The most important part of any business is its people. And this is especially true when it comes to PR. How you present yourself reflects your organisation. Turn up to a meeting late, sloppily dressed and grumpy and people may assume you apply the same low level of care to your business dealings.
Try to present the most polished version of you to your audience, but always be yourself – people can spot inauthenticity a mile off.
It’s vital to look the part. That’s not to say you should wear a suit – this doesn’t fit the image of all organisations, nor might it fit your personality. But whether it’s a branded t-shirt, colourful uniform or more formal attire, be sure that your outfit is pristine, right for the occasion and appropriately represents your brand.
Even if meetings and events take you outside of your comfort zone, always focus on being friendly and approachable. Greet people with a smile, try to introduce yourself to everyone in the room and never bring your personal life into a business environment. We’re only human and all have off days but if there’s something affecting your ability to present yourself at your best, it might be better to postpone a meeting for another time. This might seem an obvious point but you’d be surprised at the number of times we’ve witnessed people in fits of rage and tears in meetings – and it’s very off-putting!
We’re sure you’ve got the basics covered. But here are a few extras worth working on while you perhaps have a little more time on your hands, to help you keep up appearances:
Looking good on LinkedIn
Of all the social media platforms, LinkedIn is a must for businesses. Used well, it can help you make invaluable connections and attract new business. So, it’s important your profile looks the part. Check the following:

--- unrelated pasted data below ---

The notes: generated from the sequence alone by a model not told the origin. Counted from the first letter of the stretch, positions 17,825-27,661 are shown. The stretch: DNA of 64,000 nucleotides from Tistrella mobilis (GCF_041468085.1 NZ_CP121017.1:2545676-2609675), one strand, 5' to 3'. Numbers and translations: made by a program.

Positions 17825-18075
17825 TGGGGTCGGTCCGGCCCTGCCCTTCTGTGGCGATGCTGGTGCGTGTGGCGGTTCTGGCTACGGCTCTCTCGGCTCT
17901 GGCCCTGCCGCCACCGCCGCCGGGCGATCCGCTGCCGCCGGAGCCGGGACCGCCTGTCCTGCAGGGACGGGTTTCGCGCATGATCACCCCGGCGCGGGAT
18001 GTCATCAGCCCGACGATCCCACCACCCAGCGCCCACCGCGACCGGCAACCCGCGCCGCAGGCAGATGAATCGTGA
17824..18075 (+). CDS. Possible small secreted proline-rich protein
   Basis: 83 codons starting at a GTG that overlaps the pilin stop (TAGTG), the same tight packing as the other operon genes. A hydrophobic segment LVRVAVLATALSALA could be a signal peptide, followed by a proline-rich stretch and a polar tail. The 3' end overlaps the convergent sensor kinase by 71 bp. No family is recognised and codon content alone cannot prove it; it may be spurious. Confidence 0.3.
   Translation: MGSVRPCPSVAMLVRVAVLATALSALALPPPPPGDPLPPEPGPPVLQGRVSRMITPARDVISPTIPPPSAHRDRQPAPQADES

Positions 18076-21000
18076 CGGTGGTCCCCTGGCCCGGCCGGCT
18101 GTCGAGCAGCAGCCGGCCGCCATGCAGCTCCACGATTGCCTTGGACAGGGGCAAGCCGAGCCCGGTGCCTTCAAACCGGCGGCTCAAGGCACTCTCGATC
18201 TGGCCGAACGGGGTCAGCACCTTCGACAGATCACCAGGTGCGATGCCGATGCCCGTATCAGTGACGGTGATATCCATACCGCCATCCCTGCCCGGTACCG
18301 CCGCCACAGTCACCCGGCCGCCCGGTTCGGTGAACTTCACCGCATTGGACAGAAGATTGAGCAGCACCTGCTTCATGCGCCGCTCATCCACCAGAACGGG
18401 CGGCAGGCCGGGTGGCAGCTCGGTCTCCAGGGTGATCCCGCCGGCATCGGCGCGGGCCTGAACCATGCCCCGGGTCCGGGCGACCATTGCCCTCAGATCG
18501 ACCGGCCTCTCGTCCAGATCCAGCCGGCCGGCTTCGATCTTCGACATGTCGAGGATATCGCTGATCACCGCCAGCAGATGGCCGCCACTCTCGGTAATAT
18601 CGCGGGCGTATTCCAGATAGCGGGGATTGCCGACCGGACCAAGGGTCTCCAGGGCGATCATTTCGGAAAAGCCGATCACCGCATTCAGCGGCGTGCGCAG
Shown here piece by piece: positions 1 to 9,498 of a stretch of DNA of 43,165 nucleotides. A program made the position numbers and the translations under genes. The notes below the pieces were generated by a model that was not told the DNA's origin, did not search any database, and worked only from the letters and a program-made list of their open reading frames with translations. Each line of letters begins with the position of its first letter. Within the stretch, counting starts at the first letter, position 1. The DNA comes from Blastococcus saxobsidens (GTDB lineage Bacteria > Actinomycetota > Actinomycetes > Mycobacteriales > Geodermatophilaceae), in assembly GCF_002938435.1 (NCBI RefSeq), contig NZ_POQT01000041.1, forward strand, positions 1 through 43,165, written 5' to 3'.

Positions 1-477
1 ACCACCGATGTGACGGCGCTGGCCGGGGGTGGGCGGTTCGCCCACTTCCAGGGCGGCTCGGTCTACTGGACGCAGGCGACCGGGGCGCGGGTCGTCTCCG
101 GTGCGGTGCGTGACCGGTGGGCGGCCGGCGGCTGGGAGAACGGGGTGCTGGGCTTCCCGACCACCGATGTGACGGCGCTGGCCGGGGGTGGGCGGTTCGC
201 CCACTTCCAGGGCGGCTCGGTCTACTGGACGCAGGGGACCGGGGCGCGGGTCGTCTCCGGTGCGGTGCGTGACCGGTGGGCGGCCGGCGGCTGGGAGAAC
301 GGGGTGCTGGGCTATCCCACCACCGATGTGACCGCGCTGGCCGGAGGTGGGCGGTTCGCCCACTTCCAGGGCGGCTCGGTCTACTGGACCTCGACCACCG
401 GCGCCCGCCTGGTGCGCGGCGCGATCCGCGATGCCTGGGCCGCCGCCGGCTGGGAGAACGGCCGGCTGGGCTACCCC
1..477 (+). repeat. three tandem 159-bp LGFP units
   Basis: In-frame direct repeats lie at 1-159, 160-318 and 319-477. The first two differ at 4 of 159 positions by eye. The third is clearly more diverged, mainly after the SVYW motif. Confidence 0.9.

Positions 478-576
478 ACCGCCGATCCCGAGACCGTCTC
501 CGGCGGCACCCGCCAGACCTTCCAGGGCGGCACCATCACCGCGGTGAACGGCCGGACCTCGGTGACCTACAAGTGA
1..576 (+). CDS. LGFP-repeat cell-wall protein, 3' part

- Update your photo so it looks like you’re in your business setting – this is not the place for a snap of you in the pub or on your wedding day (no matter how lovely you looked!).
- Headline – does it contain key words that relate to your business and the services you offer?
- Summary – does it tell your potential clients what you can do for them rather than all about you and how qualified you are?
- Experience section – we don’t need to know about your Saturday shoe shop job when you were 16 unless of course, it’s relevant now (for example, you own the chain!)
- Posts – keep them business-like and informative.
- Engagement – don’t just post; comment, like and share – play an active part in your online business community.
- Groups – join relevant business groups, be useful and helpful and you will be noticed as an expert in your field (you can join these without being a Premium member).
- See who others in your network are connected to; they could introduce you to someone useful – but be willing to do the same in return.
- Articles – LinkedIn articles allow you to showcase your expertise to a business audience, helping to build your reputation as someone who knows their stuff!
Relationship-building is key to any business. And it’s important to put in the time and effort to maintain them as much as possible – it could pay dividends! Be sure to:
- Stay in touch with and regularly attend old groups. Being a familiar face means you’re more likely to be recommended by your peers.
- Find new groups – or better still, start your own!
- Ask where others network and see if they can get you an invitation or introduction.
- Offer to host a group to give expert advice and information. Keep it simple and jargon-free – remember the service you offer might be new to many people, so it needs to be as easy to understand as possible.
- Take pride in your appearance, even on a video call.
Regular blogging on your website is a great way to demonstrate your expertise and credibility, while also helping your customers. Top tips for blogging include:
- Think about the questions you are regularly asked by your customers and use those as topics for your blog posts. Customers who come to your site for advice and tips are more likely to engage your services.
- Try to blog regularly, even if it’s just a couple of times a month.
- Offer guest posts to websites that have a connection to your business – perhaps a supplier or someone you regularly collaborate with – and ask if they would like to do the same in return. This is great for mutual promotion and demonstrating a strong business partnership.
- Look through relevant business and consumer publications read by your competitors and customers – are there any opportunities to offer one of your blog posts as an article?
What changes have you made to improve your personal PR? Let us know or get in touch for more advice